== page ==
It’s instances like these that snap you out of your pleasant walk through the park as if you’ve sharply stubbed your toe on a crack in the sidewalk or rolled your ankle on an unassuming pinecone. It’s quick, it’s surprising and all of a sudden you’re much more aware of your surroundings.
State Senator Ricardo Lara, who represents the 33rd District, which includes Long Beach, and is openly gay himself, has fired back at Matthew Gregory McLaughlin, a real-life lawyer with a bar number and everything (#198329), who floated a proposal he's calling “The Sodomite Suppression Act,” which seeks to make homosexuality a capital offense, punishable by death.
You can read the prickly proposal below, written by the conservative, God-fearing Orange County attorney who posted the initiative to the state Attorney General's website, according to LGBTQNation, where it has since been removed. Perhaps the most disturbing section of the initiative lays out, almost flippantly, McLaughlin's plan for the identification and execution of homosexuals, proposing “[...] that any person who willingly touches another person of the same gender for purposes of sexual gratification be put to death by bullets to the head or by any other convenient method.”
McLaughlin seeks to make the new law a part of Title 3 of the California Penal Code, which lays out the definition of and punishment for treason against the State. The initiative also states that the new law could only be invalidated by a quorum of California Supreme Court judges who are not, themselves, "sodomites."
In addition to the death penalty for "sodomites," the initiative calls for a million dollar fine, ten years in prison, or expulsion from the state of California for anyone convicted of distributing "sodomistic propaganda"—defined as "anything aimed at creating an interest in or an acceptance of human sexual relations other than between a man and a woman"—to minors.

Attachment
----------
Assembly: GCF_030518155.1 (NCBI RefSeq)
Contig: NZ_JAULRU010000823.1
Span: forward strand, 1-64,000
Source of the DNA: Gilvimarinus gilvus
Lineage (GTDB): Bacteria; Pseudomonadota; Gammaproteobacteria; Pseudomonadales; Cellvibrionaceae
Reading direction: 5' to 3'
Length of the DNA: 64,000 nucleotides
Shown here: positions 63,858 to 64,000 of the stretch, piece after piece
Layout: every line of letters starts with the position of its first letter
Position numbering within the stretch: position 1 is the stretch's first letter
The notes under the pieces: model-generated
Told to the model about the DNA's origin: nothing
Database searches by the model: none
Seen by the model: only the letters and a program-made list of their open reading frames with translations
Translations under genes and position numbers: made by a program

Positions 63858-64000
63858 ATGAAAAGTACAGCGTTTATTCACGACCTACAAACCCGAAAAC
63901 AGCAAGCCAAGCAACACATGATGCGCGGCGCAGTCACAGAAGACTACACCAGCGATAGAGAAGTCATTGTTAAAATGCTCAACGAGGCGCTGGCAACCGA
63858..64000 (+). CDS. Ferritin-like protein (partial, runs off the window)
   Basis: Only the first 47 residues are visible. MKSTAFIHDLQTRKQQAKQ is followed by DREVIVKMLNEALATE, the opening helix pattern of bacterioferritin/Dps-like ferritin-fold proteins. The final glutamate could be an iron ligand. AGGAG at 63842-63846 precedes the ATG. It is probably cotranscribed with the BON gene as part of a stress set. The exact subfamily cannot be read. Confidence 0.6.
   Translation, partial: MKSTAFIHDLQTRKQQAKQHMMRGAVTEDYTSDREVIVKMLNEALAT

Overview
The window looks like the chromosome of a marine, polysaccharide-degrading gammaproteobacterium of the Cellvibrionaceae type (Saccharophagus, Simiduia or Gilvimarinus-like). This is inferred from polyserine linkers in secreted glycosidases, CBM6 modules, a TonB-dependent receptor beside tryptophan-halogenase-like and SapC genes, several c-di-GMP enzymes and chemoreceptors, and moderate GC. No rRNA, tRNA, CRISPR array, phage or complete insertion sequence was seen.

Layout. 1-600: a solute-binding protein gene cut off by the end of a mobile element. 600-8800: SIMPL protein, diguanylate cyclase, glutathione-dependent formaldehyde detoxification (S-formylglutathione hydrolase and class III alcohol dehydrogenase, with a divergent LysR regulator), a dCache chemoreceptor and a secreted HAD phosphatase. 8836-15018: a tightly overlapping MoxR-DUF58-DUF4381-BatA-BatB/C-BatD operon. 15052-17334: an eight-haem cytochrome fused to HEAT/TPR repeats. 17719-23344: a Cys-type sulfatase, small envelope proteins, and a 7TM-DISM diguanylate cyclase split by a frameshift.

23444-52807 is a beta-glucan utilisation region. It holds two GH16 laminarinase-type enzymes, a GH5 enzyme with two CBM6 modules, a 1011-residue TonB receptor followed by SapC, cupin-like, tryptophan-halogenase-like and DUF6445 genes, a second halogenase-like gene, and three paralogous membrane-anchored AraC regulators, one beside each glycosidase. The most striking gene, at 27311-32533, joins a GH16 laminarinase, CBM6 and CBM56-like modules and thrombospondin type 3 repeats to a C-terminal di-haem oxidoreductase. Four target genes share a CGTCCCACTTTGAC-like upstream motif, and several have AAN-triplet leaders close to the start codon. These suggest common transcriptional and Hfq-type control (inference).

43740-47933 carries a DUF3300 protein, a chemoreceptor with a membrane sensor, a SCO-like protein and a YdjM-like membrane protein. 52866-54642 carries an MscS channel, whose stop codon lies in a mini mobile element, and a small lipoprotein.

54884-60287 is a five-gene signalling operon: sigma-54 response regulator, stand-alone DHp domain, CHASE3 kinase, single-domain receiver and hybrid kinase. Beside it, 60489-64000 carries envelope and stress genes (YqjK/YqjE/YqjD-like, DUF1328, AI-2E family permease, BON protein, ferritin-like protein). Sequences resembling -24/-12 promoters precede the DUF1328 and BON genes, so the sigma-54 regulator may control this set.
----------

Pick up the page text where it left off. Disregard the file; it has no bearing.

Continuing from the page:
"I was shocked to hear that in 2015 we have an ill-intentioned measure that calls for killing gay people, just because of who they love," Lara told The Bay Area Reporter in an interview on March 9. "It reminds me that while we've made great strides in LGBT equality, we still have so much work to do, even in a state as progressive as California."
Lara is asking the State Bar Association to investigate McLaughlin to determine if the lawyer is in violation of the California bar’s code of conduct.
According to Lara, to become a licensed attorney, one must not only meet all the educational requirements and pass the exam, but one must demonstrate “good moral character,” as well. Rule 2-400 of the California Bar Association Code prohibits licensed practitioners from discriminating on the basis of sexual orientation when rendering legal services, Lara told the Bay Area Reporter.
The Senator has urged the LGBT community to get involved against McLaughlin. According to the Bay Area Reporter, the attorney general’s office is reviewing the attorney’s proposal, though political observers have said there is no chance of it gathering the required signatures to make it onto the 2016 ballot.